YouthBuild Program Teaches Skills and Fosters Pride

The Housing Authority of the City of Milwaukee’s (HACM’s) YouthBuild program provides young adults the skills to find employment in the busy local construction industry, while also giving them the opportunity to rehab homes that can be put into the affordable rental market for low-income families.

“This is a great new start to my life and career,” said YouthBuilder Harvey Young. “I like to draw, and construction ties my art together with building things. I want to start my own business someday because of this program.”

YouthBuild is a U.S. Department of Labor-funded non-residential, community-based alternative education program that provides job training and educational opportunities for at-risk youth ages 16-24. In Milwaukee, the program is sub-contracted to agencies, including HACM, through Employ Milwaukee.

Participants learn construction skills while rehabilitating affordable housing for low-income or homeless families in their own neighborhoods. They split their time between the construction site and the classroom, where they work towards earning their GED or high school diploma and prepare for additional educational and post-secondary training opportunities.

Nannette Ray, HACM’s YouthBuild Life Coach, says the program extends beyond teaching construction skills. “Whatever kind of work they end up doing, we want them to have the skills to do it well and to become self-sufficient through employment.”

"Soft" skills training includes learning to be on time, attending work consistently, and taking direction from a supervisor.  The program also strives to teach the youth to set and achieve goals.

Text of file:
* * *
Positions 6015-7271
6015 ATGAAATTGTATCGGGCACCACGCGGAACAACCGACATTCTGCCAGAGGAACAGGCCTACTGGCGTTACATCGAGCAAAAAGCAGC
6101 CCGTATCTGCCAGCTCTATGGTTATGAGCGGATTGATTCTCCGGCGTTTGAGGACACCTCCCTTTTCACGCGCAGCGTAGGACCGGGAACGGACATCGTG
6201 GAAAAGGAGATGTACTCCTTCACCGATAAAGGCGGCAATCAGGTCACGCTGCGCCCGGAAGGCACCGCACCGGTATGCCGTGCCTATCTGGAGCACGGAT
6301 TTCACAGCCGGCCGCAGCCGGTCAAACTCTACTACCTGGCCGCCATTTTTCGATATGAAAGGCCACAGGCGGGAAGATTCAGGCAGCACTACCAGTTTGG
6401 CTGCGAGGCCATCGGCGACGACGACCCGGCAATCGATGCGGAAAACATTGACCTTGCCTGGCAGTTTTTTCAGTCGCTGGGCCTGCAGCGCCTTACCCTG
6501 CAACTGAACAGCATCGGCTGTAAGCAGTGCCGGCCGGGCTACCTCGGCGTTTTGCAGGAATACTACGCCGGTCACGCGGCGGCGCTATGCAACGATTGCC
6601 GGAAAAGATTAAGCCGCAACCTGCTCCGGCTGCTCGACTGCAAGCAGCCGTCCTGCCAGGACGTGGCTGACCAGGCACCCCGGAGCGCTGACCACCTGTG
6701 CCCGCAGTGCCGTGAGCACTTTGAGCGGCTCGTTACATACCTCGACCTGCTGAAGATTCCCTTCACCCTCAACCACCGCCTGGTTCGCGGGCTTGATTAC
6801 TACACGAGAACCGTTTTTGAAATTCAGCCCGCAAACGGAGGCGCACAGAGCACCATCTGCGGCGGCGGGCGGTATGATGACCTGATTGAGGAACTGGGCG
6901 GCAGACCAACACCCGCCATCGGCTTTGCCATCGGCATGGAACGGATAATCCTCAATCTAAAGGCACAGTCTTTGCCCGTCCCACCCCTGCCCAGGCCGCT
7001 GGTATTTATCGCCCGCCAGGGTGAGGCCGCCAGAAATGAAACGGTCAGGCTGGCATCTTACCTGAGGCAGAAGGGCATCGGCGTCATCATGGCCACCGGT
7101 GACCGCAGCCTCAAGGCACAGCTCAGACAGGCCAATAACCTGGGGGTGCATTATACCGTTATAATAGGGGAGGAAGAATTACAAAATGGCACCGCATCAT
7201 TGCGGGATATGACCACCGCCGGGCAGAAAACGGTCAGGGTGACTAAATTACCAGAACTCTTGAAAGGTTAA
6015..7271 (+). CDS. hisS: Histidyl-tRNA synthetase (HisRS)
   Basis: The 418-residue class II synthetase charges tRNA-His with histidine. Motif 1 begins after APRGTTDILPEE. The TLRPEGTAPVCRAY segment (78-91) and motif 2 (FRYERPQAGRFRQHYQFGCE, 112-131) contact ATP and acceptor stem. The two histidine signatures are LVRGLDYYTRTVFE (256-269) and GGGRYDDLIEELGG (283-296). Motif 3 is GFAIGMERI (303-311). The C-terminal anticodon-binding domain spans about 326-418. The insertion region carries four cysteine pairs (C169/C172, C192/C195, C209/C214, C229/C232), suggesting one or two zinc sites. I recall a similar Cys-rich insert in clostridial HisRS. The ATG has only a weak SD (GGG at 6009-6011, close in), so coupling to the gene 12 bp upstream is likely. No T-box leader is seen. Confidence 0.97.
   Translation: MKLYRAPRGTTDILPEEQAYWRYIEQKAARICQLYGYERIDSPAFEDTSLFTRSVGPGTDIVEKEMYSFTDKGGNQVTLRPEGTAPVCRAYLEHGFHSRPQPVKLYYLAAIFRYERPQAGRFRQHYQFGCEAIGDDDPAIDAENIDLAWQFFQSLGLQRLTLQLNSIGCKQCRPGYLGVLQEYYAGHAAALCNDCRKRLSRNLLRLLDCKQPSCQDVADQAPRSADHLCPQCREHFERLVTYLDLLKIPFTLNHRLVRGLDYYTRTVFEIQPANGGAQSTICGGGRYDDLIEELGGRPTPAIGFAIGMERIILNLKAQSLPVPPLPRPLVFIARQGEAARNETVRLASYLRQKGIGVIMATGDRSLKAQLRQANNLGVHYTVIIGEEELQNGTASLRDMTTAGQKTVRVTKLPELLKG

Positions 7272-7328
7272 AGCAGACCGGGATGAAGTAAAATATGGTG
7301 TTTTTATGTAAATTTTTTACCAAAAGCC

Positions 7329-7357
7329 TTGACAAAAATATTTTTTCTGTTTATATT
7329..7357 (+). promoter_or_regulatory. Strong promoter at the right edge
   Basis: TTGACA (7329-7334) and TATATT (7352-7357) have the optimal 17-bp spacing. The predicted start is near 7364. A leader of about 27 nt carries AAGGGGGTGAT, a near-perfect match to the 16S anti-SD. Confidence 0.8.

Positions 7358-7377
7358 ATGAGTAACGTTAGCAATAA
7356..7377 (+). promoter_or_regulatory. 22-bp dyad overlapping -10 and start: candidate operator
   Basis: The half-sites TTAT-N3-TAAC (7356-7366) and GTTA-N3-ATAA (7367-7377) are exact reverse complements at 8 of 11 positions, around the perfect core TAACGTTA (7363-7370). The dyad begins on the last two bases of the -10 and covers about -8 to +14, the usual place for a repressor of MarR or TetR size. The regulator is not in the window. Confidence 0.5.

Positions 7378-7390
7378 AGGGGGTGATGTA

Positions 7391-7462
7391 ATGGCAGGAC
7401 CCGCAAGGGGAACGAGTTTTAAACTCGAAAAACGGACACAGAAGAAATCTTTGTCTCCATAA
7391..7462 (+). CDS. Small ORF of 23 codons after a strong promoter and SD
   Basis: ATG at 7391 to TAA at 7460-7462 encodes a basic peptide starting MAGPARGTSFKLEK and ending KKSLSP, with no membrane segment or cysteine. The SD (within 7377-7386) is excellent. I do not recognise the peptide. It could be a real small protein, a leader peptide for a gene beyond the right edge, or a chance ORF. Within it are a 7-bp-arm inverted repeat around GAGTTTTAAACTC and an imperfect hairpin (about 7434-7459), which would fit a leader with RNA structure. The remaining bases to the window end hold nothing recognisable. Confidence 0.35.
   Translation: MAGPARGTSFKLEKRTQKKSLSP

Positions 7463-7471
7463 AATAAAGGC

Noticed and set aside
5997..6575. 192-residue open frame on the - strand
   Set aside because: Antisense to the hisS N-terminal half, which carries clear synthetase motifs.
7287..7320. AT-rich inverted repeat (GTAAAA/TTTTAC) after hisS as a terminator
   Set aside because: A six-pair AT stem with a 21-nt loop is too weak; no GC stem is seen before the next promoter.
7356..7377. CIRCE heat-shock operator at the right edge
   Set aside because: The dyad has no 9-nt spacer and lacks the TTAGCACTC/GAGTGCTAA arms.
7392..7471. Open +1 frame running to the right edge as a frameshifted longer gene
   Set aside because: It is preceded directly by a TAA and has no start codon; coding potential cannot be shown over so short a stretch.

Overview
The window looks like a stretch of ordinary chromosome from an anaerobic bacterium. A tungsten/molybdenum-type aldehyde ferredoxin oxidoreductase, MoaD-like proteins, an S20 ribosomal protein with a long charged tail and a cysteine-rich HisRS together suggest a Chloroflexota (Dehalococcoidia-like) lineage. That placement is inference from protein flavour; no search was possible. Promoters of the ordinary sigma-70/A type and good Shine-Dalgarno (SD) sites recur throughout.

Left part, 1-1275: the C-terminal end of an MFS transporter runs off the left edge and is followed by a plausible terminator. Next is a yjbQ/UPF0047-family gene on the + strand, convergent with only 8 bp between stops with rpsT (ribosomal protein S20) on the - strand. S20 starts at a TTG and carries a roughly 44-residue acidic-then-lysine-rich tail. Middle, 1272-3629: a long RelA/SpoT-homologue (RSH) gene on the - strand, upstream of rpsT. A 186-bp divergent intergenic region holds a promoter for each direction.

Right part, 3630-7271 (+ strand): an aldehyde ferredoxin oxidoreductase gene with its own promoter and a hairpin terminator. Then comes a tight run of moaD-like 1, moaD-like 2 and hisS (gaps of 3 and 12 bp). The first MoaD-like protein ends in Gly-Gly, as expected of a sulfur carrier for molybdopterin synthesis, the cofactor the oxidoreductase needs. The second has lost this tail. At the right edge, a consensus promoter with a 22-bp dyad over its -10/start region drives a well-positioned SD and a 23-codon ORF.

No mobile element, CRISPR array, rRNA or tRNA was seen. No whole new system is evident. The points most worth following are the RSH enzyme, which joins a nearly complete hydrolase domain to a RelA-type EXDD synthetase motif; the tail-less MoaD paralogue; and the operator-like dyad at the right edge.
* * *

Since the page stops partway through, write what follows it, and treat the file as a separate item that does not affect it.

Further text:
“We want them to become confident in their ability to make good decisions for their long-term well-being,” said Ray.

If the YouthBuilders decided to move forward into a construction career, including possible work on upcoming HACM construction projects, they'll have a leg-up on the competition.

“They earn multiple industry-recognized certifications that will help them to quality for a job on nearly any construction site,” said Albert Jack, the HACM YouthBuild crew leader. “They essentially end the program as pre-apprentices.”

Virginia Ashford said she enjoyed learning to build a garage, lay flooring, properly paint a wall, and use power tools safely.  “I never expected to go into this kind of work, but I like it because it’s hands-on.  I want to become a carpenter.”

Many participants express pride in knowing that their work will provide a home for a family in need.

“We want to make sure everything’s nice and neat when the new family moves in,” said Anton Chappell with a smile.

HACM’s YouthBuild program recently completed its first two cohorts of training and is currently recruiting for a third. Contact Nannette Ray at (414) 286-5137 or nrray@hacm.org for more information.